If you’ve ever been to one of our “E” programs across the Bay Area, you know that it is a place where families feel accepted and their kids feel included. Parents of children with special needs often feel wary of bringing their child into a new environment because adjusting to a change of scenery and routine can be very tough for some kids.
One of the most rewarding things I’ve experienced as a volunteer for E-Soccer is getting to see the major growth that takes place throughout the course of even one season. I see kids go from being completely disengaged and running off the field to passing the ball to their teammates and even scoring goals in a scrimmage at the end of the season. This past season I saw one child go from being completely inconsolable when he lost possession of the ball to actually passing the ball to his teammates and learning to self-regulate his emotions when the other team scored or he didn’t get a pass. It was amazing to see him learn to cooperate with and value the other players, passing to them to let them have a chance to score a goal, whereas before he would just take the ball all the way down the field to the goal.
Parents want to know what they’re getting into when they take their child to a new setting, especially if they’ve had to remove their child from situations in the past that were too challenging. So here are few things one can expect from a season of E-soccer:
1. Full Inclusion
Your child is non-verbal? No problem. She can’t stand up, let alone run on her own? We’ll pair her with a buddy that can support her and stay with her the whole time. Is your child known for throwing temper tantrums at the most inconvenient times? That’s perfectly normal as far as we’re concerned. You won’t have to worry about being told that your child will get playing time eventually, when the team’s score is far enough ahead. And your child doesn’t need an ounce of prior experience before stepping onto the field. S/he doesn’t even need to know what a soccer ball is, for that matter. Half the time we make up fun names for it anyway, like a puppy or a jelly bean, depending on what activity we’re doing or what time of year it is. Every child is included, 100% of the time.
One parent that has brought out his whole family to E-Soccer for years, commented on his initial experience:
“The first time we went out to E-Soccer, we were so nervous about being accepted. Both of our boys weren’t really into sports, and their special needs could sometimes result in pretty severe tantrums. When we got out to the field, the first thing I saw was a dad laying on the grass with his son, rubbing his back while his son was crying and having a really difficult time. What amazed me was that no one was staring or making critical remarks (all what we experienced in the past). All the spectators and kids were accepting and totally unphased. At that moment I knew this was the place for my family!”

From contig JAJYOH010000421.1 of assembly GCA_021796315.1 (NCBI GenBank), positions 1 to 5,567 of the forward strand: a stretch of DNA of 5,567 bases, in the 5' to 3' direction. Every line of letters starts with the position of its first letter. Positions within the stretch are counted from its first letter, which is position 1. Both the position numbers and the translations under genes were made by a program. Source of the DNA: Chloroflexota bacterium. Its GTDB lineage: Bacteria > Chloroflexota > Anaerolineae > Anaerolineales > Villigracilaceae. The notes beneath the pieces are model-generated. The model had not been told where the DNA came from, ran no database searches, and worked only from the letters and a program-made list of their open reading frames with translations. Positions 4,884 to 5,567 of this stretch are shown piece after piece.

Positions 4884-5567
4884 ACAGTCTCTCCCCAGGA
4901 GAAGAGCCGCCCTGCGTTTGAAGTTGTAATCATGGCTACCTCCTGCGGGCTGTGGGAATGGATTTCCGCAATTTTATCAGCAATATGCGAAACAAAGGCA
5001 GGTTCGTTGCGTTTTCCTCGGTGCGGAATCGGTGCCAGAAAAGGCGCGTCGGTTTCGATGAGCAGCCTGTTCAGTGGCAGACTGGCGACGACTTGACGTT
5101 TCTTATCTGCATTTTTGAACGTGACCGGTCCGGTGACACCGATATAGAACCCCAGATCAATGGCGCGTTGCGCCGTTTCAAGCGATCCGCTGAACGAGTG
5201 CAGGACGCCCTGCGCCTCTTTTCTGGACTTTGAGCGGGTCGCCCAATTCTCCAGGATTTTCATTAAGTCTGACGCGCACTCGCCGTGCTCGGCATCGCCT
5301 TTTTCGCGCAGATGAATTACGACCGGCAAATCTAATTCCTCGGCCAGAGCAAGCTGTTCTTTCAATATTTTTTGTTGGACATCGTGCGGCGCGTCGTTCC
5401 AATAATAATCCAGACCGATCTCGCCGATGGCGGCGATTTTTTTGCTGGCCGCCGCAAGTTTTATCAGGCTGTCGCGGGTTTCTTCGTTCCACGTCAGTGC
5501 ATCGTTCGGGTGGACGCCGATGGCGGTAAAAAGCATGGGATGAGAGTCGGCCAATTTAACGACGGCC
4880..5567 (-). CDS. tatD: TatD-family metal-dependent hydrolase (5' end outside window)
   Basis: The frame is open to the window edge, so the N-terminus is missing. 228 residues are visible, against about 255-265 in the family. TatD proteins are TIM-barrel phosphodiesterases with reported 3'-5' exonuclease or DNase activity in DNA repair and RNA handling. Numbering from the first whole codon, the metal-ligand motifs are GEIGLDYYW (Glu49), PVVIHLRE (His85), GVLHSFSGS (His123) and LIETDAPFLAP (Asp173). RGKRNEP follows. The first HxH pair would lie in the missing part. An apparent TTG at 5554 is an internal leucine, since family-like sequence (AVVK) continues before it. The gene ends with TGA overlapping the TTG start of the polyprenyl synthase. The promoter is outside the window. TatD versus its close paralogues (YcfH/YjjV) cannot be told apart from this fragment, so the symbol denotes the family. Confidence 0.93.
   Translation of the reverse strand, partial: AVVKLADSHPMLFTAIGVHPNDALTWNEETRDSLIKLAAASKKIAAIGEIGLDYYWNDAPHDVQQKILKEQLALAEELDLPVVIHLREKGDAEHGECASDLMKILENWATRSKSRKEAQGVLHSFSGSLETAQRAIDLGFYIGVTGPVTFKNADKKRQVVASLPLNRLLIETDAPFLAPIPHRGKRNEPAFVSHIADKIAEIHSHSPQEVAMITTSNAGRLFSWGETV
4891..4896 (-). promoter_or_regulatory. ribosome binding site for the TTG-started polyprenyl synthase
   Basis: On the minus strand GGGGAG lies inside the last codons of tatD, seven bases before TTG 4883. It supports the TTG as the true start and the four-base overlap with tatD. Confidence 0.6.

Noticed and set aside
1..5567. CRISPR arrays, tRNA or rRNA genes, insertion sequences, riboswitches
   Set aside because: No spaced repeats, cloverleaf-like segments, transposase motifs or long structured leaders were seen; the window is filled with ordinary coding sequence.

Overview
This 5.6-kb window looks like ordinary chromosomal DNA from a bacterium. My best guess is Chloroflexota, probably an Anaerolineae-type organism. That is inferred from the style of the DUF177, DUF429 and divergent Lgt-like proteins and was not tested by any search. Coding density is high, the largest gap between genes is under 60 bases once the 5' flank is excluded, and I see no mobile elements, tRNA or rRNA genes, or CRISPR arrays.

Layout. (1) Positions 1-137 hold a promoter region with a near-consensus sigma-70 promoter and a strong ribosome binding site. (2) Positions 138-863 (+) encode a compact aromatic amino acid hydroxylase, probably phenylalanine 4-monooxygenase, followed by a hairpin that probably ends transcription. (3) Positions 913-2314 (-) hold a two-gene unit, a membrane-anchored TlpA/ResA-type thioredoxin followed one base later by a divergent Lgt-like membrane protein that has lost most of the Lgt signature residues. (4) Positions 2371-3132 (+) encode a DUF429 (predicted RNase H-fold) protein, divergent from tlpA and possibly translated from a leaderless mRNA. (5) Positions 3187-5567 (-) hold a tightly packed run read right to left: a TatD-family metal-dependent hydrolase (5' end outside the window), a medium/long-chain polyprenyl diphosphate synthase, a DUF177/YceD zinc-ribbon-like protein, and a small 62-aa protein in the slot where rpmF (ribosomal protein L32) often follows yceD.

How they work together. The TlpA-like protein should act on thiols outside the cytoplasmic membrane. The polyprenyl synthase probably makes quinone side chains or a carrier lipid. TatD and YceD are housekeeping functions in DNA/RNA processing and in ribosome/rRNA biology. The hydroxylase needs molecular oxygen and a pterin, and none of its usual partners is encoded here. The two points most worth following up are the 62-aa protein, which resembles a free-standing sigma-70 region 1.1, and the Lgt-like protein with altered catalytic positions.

2. Friendships and Social Development
If your child has special needs, he or she has probably experienced some level of isolation. Some kids who participate in E-Soccer are homeschooled or don’t participate in the after-school activities where typical kids forge friendships, learn how to work as a team, and develop critical social skills. E-Soccer gives every kid those opportunities. They learn not only to work together, but to care about each other. As they learn simple soccer skills side-by-side, they become conscientious of the other players’ needs.
Your child will be paired either with a volunteer coach (typically a college student or young professional) or a kid with typical needs that will stick with your child and be their “buddy” for the day. We try to keep the helpers consistent with each child because we know how important routine can be to making a child feel comfortable; it is also helpful for developing skills specific to your child’s needs.
3. A Break for Parents
I’m sure you love your kids, but every parent needs a break once in awhile. For many parents, a Saturday morning at E-Soccer is one of the only breaks they get throughout the week from kids that demand a lot of attention and energy. I love seeing the shoulders of parents on the sidelines relax as they watch their kids run out on the field because they know their kids are in good hands. The kids run back joyfully to their parents at each water break, which I typically use as an opportunity to connect with the parent of the child I’m working with, and get to know a little more about child’s needs, strengths, interests, etc. in order to maximize my effectiveness with him/her and make it an enjoyable experience. For instance, if his favorite animal is a lion, I might have him pretend we are lions chasing our prey (the soccer ball) across the field. If she really likes superheroes, I might tie an imaginary cape around her neck and pretend we are flying to fight crime as we participate in a running drill around the field.
What I love about E-Soccer is that there is no one set formula for how to run things. Everything is adaptable, and we are always learning what works for some kids and what may not work as well for others. If the kids just aren’t getting a drill, we might just scrap it and come up with something simpler or more familiar. We challenge the kids and encourage them to persevere, but we don’t expect them to go at a pace faster than they can handle.
Regardless of his/her pace, strength, or ability to communicate independently, each child is respected and valued. We love seeing new faces as well as watching familiar ones grow and develop over time. It’s a great experience for kids of all ages, whether they are typically-developing or have severe challenges compared to the average child, and it is this inclusive environment that fosters community, understanding, and compassion.